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21 Jul 04. With permission Mr Speaker, I would like to make a statement about the need to transform our Armed Forces to deal with the challenges of the 21st Century.

Before doing so, however, I know that the House would want to join me in paying tribute to the bravery, professionalism and dedication of the men and women who serve their country in the Armed Forces, as well as those who support them in the Ministry of Defence and British industry. Their reputation is second to none. The transformation that I am setting out today will help to ensure that our armed forces can continue to respond effectively to the global challenges they are likely to face.

This Government is absolutely committed to Britain’s defence, and to our Armed Forces. That was made abundantly clear by my Rt Hon Friend the Chancellor’s announcement last week of the budget settlement for Defence. The 2002 Spending Review provided the largest sustained growth in defence spending plans for 20 years. This year it has been possible to make even more resources available for Defence, providing the longest period of sustained growth for over 20 years. A defence budget rising by £3.7 billion. It is this sustained investment that makes possible the transformation to which the Government and the Armed Forces are committed.

In the 1998 Strategic Defence Review we set out plans to develop defence capability to match the needs of the post Cold War world. We built on this with the SDR New Chapter, published after the appalling events of the eleventh of September 2001. And we confirmed this direction in the Defence White Paper of December 2003.

That White Paper makes clear that the threats to Britain’s interests in the 21st Century are far more complex than was foreseen following the disintegration of the Soviet Empire. That is why the Defence White Paper signalled that we should continue to modernise the structure of our Armed Forces. To embrace new technology. And to focus on the means by which the Armed Forces can work together with other Government agencies to meet the threat of international terrorism and the forces of instability in the modern world.

Our Armed Forces have enthusiastically embraced this process of transformation. It will see a shift away from an emphasis on numbers of platforms and of people – the inputs which characterised defence planning in the past – to a new emphasis on effects and outcomes, and on the exploitation of the opportunities presented by new technologies and Network Enabled Capability. We measured numbers of people and platforms in the Cold War because we were preparing for an essentially attritional campaign, holding back Soviet forces. That kind of campaign has fortunately passed into history as technology has moved on.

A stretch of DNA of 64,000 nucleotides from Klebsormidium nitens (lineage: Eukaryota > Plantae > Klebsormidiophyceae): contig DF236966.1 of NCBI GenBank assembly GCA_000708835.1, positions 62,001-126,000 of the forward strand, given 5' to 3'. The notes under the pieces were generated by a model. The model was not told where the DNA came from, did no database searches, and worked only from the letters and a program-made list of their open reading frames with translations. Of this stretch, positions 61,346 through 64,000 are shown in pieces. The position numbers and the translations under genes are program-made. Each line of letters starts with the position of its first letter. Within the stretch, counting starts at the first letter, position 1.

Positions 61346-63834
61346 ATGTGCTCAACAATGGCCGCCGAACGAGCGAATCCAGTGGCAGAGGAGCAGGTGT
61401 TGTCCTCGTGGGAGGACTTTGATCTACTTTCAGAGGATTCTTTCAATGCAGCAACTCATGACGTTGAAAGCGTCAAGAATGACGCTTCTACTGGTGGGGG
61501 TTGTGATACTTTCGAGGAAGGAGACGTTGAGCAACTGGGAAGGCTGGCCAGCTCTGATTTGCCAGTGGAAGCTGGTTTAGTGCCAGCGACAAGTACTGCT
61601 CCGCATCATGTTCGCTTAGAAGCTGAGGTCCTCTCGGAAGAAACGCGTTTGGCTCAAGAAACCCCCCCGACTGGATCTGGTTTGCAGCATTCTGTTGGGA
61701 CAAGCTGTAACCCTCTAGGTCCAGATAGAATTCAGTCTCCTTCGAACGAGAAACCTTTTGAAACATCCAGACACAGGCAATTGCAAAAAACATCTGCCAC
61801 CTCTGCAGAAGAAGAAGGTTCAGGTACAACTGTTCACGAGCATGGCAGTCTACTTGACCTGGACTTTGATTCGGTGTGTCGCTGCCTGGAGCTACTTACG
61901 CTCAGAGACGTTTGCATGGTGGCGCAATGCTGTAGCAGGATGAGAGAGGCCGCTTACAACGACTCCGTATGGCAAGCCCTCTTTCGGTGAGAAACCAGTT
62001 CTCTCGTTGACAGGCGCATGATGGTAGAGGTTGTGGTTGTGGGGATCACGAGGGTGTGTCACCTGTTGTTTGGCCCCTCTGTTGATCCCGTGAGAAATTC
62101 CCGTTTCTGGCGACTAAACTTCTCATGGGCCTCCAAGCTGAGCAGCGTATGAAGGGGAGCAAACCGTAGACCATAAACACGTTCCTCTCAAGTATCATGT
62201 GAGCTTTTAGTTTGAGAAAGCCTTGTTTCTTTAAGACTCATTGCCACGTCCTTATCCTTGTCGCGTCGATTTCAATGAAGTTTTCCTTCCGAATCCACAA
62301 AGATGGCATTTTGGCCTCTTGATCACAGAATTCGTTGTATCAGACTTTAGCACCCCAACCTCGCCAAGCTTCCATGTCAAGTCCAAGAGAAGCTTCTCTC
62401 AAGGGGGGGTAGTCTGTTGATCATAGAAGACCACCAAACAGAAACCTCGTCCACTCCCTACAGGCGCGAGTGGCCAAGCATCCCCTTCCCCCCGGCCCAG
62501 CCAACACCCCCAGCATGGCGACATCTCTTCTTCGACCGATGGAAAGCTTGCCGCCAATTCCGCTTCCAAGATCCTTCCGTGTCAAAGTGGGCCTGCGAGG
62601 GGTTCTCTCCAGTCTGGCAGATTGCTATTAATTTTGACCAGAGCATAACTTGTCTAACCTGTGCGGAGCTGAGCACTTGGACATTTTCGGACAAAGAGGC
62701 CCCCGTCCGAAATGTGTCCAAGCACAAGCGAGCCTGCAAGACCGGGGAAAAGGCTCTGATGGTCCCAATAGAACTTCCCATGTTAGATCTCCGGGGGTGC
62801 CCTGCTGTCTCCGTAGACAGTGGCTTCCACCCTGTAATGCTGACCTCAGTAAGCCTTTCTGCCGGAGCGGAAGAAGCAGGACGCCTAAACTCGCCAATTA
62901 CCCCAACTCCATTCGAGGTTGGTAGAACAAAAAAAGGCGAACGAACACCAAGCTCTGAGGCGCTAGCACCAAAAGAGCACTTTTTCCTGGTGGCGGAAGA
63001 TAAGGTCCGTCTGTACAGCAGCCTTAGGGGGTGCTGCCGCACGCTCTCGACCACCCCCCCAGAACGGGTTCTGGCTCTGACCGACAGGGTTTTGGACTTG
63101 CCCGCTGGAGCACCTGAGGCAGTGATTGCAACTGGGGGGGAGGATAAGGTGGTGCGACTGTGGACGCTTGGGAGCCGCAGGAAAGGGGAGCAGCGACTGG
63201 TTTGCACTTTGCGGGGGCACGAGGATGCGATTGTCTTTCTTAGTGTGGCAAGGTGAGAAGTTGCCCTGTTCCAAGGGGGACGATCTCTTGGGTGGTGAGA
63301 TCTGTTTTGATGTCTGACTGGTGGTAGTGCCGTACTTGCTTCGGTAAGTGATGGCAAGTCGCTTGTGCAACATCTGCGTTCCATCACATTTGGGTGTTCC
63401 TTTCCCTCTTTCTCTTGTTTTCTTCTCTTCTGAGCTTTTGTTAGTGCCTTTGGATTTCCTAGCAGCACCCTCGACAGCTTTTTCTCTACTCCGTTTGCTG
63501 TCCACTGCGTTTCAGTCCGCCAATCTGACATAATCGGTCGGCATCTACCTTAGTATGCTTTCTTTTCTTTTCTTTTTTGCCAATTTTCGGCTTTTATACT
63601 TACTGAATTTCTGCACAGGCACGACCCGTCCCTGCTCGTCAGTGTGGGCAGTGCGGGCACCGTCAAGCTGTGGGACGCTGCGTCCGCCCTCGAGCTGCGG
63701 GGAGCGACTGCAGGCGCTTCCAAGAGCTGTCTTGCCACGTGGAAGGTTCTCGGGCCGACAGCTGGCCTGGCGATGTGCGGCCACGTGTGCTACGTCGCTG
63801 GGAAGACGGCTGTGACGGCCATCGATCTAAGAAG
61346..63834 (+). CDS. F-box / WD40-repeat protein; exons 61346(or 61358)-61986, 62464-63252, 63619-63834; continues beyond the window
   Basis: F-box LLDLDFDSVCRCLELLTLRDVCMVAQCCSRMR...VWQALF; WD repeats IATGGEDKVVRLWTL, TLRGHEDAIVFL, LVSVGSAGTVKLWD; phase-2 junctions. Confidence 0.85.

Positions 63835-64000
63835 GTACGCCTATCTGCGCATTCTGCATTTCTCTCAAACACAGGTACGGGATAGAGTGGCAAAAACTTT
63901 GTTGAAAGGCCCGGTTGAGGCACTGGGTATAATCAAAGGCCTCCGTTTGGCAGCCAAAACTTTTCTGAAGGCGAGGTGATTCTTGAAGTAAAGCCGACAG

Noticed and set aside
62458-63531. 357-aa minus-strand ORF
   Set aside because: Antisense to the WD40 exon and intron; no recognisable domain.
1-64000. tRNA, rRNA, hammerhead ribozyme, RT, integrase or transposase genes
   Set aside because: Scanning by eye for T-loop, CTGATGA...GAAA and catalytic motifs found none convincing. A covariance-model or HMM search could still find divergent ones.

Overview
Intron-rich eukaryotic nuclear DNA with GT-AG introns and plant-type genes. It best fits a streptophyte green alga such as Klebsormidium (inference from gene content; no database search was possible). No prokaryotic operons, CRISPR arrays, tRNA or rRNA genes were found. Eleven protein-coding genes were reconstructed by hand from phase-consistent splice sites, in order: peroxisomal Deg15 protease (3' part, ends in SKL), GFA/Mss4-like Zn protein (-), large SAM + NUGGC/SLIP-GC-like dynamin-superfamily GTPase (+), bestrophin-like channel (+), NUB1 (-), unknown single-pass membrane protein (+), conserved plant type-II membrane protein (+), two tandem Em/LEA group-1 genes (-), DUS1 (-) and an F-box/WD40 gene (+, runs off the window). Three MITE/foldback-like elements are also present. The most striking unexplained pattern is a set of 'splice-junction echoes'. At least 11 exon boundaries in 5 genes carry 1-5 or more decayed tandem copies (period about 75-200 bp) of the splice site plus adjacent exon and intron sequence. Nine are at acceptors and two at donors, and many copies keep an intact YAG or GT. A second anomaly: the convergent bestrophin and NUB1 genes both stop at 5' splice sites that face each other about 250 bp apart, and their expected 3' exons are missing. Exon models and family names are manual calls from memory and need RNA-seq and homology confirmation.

The capability of our Armed Forces is growing year by year as intelligence is combined with target acquisition, modern communications and precision weaponry to produce results which have changed the nature of modern warfare. These new capabilities involve the rapid communication of actionable intelligence to the commander in the field to deliver a range of combined effects, involving all three Services and our allies acting efficiently and effectively together.
We are also able to respond more rapidly to crises through the improved deployability of our forces. We saw this in 2003 when forces were moved to the Gulf in less than half the time that it took twelve years before. And with better target acquisition and precision weaponry, our Air Force was able to hit its targets with less ordnance – and hence fewer aircraft – than in the first Gulf War. The same tasks can now be completed in much less time, with far greater accuracy and correspondingly lower risk to our Armed Forces.
The Defence White Paper makes clear that this shift in investment towards greater deployability, better targeted action and swifter outcomes

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